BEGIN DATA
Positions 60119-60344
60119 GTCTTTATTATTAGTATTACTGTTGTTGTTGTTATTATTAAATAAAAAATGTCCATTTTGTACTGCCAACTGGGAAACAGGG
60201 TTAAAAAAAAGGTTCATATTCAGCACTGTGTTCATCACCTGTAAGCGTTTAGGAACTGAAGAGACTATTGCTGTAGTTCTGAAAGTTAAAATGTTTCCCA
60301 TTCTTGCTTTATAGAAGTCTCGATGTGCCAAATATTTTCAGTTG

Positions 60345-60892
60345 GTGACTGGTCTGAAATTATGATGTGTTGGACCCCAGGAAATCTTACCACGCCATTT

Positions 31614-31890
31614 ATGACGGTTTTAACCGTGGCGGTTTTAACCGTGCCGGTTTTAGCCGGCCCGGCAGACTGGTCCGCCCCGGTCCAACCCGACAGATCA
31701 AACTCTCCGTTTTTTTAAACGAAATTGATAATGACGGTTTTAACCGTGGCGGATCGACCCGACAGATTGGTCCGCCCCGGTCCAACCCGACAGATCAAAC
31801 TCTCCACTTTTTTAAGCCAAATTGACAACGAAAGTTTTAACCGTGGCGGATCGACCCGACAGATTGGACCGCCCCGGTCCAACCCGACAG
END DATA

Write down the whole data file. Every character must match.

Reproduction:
Positions 60119-60344
60119 GTCTTTATTATTAGTATTACTGTTGTTGTTGTTATTATTAAATAAAAAATGTCCATTTTGTACTGCCAACTGGGAAACAGGG
60201 TTAAAAAAAAGGTTCATATTCAGCACTGTGTTCATCACCTGTAAGCGTTTAGGAACTGAAGAGACTATTGCTGTAGTTCTGAAAGTTAAAATGTTTCCCA
60301 TTCTTGCTTTATAGAAGTCTCGATGTGCCAAATATTTTCAGTTG

Positions 60345-60892
60345 GTGACTGGTCTGAAATTATGATGTGTTGGACCCCAGGAAATCTTACCACGCCATTT

Positions 31614-31890
31614 ATGACGGTTTTAACCGTGGCGGTTTTAACCGTGCCGGTTTTAGCCGGCCCGGCAGACTGGTCCGCCCCGGTCCAACCCGACAGATCA
31701 AACTCTCCGTTTTTTTAAACGAAATTGATAATGACGGTTTTAACCGTGGCGGATCGACCCGACAGATTGGTCCGCCCCGGTCCAACCCGACAGATCAAAC
31801 TCTCCACTTTTTTAAGCCAAATTGACAACGAAAGTTTTAACCGTGGCGGATCGACCCGACAGATTGGACCGCCCCGGTCCAACCCGACAG